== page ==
During his three-day visit to Austria last week, Pope Benedict XVI said he rejects the concept that abortion is a human right and urged European leaders to do everything possible to raise birth rates and make their countries more child-friendly.
The 80-year-old pontiff told diplomats and representatives of international organizations that Europe could not deny its Christian roots, from which emerged the whole concept of human rights, reported Reuters.
"It was in Europe that the notion of human rights was first formulated. The fundamental human right, the presupposition of every other right, is the right to life itself," he said in an address on Friday at the former imperial Hofburg Palace.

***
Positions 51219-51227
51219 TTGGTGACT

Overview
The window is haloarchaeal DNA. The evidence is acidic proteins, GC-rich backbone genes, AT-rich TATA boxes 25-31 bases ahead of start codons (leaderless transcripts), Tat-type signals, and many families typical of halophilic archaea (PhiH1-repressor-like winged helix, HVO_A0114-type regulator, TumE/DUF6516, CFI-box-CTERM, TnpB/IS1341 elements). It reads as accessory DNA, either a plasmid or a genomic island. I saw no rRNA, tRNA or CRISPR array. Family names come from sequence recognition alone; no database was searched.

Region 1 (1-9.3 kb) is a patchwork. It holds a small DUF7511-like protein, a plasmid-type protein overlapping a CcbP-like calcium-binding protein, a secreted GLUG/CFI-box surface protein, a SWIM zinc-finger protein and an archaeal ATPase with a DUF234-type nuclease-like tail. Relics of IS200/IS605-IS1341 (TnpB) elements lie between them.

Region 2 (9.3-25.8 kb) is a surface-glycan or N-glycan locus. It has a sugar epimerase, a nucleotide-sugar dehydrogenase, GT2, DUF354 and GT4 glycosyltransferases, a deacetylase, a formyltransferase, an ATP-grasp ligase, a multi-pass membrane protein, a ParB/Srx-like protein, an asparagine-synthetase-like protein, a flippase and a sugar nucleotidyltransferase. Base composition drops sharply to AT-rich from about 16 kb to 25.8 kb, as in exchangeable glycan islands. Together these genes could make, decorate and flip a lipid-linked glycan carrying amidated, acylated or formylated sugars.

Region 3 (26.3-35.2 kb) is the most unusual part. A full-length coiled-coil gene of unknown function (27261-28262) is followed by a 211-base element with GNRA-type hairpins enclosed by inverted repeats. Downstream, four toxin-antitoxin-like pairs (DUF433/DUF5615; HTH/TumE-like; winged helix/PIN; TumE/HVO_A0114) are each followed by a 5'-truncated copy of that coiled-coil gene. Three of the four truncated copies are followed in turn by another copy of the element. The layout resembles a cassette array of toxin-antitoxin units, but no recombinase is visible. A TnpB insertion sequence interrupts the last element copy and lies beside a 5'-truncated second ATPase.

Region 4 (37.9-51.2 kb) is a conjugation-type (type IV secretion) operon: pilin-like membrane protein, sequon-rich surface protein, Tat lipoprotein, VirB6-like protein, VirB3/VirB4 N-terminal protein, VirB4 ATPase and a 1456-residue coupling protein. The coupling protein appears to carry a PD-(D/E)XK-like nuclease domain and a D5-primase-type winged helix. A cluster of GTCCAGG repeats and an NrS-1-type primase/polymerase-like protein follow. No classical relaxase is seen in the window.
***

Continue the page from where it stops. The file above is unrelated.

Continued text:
"This is true of life from the moment of conception until its natural end. Abortion, consequently, cannot be a human right -- it is the very opposite. It is a deep wound in society," he was quoted as saying.
The pontiff also decried Europe's declining birth rates, appealing to politicians "not to allow children to be considered as a form of illness."
He urged them to "do everything possible to make European countries once again open to welcoming children".
The average birth rate in the European Union is about 1.5 children per woman, and some countries have adopted incentives to encourage couples to have children.